You guessed it. I took a spill and sprained my wrist.  After a few days of increasing pain I went into Kaiser Permanente for an exam. Within a week the orthopedic doctor got me in for wrist surgery.  That happened at 6:00 AM this morning. No pain yet, but I have been cautioned not to ride for up to four months, now that is real pain. At least I can type so no excuses for some long planned stories and sorting out years of videos and photos.
Ed, May 19, 2017
Booboo back home

We did it. Bob Sheldon, Ursula Misiraca, Sherry Newsham, Ken Hartman and I rode from Vancouver B.C. to the Mexican border. We left Vancouver on August 30, 2015 and touched the fence on October 6, 2015.  Border 2 Border gangunpacking bikesFunny how when you take your bike apart and pack it, that after it arrives and you are trying to put it back together there are parts that don't fit, extra pieces and missing pieces and lots of adjustments needed to be made.

We arrived in Vancouver by train from Seattle. After checking into our hotel we were planning to cruise Stanley Park however, the park was closed due to unexpected high winds and downed trees. That’s how our adventure started trees blocking bike paths, wind, rain and being searched at the Canadian USA border.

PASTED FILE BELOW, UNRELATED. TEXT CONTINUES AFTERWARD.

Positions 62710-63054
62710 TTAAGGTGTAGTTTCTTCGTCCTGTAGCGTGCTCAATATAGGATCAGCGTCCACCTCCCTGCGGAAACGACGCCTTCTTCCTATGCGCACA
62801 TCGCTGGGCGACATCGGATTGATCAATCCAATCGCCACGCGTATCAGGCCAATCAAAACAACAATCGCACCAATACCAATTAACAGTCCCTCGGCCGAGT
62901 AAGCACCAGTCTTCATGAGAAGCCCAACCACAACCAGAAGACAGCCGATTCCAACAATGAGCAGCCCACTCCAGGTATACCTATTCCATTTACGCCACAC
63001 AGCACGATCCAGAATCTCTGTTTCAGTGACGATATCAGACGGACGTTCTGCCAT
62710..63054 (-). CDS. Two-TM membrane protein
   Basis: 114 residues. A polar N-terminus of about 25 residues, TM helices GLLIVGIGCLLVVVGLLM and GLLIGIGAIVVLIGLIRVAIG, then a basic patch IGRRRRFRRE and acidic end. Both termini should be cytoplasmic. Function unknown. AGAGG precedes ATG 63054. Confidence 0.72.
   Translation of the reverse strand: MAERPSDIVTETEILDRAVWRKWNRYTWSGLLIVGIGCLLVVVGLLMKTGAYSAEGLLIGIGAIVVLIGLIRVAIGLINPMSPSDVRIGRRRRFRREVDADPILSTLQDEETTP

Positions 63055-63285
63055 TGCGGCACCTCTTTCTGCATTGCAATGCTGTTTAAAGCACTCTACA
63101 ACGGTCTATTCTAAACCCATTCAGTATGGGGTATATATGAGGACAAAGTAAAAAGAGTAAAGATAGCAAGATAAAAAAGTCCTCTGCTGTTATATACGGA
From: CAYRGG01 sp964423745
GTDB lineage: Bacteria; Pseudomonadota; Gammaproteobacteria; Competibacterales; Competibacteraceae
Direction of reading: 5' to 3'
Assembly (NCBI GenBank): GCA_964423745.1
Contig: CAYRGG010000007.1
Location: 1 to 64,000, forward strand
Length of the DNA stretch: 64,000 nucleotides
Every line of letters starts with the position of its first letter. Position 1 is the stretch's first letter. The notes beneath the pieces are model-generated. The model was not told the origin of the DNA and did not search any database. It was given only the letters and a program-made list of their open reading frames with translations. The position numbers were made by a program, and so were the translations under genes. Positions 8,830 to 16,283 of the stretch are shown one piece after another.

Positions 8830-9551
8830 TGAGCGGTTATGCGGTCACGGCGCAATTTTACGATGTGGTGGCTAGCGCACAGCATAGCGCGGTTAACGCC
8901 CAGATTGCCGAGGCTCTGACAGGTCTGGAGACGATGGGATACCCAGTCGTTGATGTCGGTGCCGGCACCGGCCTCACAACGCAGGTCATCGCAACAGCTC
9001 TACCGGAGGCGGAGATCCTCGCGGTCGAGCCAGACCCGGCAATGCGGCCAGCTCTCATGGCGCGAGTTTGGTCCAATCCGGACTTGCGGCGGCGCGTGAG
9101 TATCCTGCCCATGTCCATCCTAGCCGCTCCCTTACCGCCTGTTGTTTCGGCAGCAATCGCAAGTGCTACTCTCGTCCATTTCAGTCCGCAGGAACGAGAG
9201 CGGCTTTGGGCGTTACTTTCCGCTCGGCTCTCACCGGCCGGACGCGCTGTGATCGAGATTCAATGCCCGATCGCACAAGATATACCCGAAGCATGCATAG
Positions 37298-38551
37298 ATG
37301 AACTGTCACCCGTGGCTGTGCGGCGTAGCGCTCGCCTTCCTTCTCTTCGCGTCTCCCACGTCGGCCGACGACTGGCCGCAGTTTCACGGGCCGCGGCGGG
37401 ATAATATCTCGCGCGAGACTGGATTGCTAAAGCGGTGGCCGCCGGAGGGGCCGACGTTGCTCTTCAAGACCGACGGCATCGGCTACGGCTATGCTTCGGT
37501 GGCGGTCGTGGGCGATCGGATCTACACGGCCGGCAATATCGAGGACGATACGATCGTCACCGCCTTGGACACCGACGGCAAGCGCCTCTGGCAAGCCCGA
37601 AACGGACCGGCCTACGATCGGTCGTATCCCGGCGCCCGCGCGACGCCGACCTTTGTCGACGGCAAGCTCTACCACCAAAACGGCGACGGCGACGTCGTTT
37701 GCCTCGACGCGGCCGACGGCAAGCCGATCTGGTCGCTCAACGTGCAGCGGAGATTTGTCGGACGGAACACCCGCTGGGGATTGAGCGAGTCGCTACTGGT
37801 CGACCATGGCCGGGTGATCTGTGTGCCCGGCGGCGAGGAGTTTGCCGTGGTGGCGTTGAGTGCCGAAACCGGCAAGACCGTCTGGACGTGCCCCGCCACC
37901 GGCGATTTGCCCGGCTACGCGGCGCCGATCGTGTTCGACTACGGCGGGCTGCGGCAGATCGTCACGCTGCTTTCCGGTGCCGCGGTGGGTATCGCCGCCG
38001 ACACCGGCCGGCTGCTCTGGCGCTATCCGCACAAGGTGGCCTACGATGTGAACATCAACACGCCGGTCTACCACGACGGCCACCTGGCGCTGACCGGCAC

Exploring Washington was an adventure of itself so many ferries and we rode many of them. There are some amazing places to cycle and or visit Whidbey Island and Deception Pass are two of them if you haven’t been there check them out online.
Whidbey Island Ferry
Our last stop in Washington was in Cathlamet. The last quaint little town before taking a ferry to Oregon. We had lunch and warmed up at this café. Before lunch
Cafe in Cathlamet for lunchAnd after lunch
Rain in Cathlamet after lunchOn to Oregon, it was our last ferry ride in Washington. By taking the ferry to Oregon we avoided the bridge that most cyclist talk about being extremely dangerous, it added a few miles but who's counting. We experienced more rain and lots of morning fog in Oregon but when it cleared the scenery was breathtaking. And one day we were fortunate to enjoy a picnic near Oceanside, Oregon.
Picnick lunch in Oceanside, OregonThe views, bridges and lighthouses in Lincoln County was our itinerary for the next couple of days.